ISTANBUL (TrustLaw)—When it comes to Islamic law, one short verse in the Koran poses one very big obstacle to advocates for Muslim women’s rights--but they may have found a way around it.
The key is fighting medieval interpretations of the Koran with modern scholarship, according to Dr Ziba Mir-Hosseini, a professor and legal anthropologist on Islamic law at the University of London’s School of Oriental and African Studies (SOAS).
Why and how did verse 4:34, and not other verses in the Qur’an, become the foundation for the legal construction of marriage? Why are qiwamahand wilayah still the basis of gender relations in the imagination of modern-day jurists and Muslims who resist and denounce equality in marriage as alien to Islam? How can we Muslim women reconstruct the concepts?
Malaysia’s population is multi-religious; approximately 60 per cent of the population are Muslims. Malaysia has a dual court system, with Shari'ah- and fiqh-based laws that apply only to Muslims and include matters specified in the Federal Constitution such as matrimonial law, charitable endowments, bequests, inheritance, and offences that are not governed by federal law (matrimonial offences, khalwat, and offences against the precepts of Islam).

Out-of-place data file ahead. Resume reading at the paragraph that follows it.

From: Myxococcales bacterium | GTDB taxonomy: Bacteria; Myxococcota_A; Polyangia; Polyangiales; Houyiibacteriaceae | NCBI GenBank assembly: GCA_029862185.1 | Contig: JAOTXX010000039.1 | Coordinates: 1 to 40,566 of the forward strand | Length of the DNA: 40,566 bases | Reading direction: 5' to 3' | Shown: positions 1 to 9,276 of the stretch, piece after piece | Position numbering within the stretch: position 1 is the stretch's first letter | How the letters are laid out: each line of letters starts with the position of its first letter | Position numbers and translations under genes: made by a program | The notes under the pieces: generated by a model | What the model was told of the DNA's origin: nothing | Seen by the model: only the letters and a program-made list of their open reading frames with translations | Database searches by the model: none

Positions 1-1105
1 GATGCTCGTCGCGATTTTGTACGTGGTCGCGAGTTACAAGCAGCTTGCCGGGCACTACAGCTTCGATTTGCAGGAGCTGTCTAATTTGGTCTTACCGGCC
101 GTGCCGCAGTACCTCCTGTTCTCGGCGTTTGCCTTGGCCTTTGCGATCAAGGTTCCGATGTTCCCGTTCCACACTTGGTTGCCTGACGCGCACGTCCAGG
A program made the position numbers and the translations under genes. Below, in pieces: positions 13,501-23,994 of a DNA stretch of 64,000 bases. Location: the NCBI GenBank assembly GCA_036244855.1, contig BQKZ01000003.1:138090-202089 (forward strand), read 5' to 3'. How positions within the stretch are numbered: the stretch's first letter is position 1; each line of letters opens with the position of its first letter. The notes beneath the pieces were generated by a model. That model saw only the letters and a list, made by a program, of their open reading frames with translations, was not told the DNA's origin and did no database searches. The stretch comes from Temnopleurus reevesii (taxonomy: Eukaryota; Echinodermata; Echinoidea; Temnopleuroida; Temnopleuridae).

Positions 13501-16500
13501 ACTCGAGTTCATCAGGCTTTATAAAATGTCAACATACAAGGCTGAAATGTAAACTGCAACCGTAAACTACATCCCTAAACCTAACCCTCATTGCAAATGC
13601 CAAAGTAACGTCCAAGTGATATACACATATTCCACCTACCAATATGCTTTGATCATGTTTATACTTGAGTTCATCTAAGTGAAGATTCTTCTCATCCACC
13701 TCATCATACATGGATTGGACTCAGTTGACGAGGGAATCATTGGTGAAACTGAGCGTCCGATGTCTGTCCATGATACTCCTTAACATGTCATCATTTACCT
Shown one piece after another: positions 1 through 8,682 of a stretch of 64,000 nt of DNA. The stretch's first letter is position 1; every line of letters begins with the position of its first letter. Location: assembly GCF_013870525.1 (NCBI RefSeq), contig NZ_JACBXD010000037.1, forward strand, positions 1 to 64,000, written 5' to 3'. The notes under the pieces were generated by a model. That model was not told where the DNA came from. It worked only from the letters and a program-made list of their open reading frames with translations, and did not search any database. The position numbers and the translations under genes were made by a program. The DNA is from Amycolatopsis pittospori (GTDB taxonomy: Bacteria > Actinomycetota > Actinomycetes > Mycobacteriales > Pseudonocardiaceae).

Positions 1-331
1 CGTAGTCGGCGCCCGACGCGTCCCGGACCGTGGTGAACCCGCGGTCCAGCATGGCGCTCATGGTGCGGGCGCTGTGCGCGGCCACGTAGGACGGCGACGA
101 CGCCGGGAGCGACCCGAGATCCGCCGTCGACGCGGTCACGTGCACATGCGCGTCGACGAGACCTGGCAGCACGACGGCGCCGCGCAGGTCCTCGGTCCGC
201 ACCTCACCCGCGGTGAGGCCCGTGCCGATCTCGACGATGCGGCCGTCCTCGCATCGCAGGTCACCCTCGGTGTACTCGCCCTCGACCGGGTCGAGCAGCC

More than 80 per cent of Indonesia’s 234 million people are Muslim, making it the largest nation of Muslims in the world. Marriage issues are governed by the 1974 Marriage Law, which was, at the time, considered the best compromise between women’s rights advocates and religious groups. In the last decade, Indonesia has been undergoing a historic process of socio-political change after 32 years of dictatorship.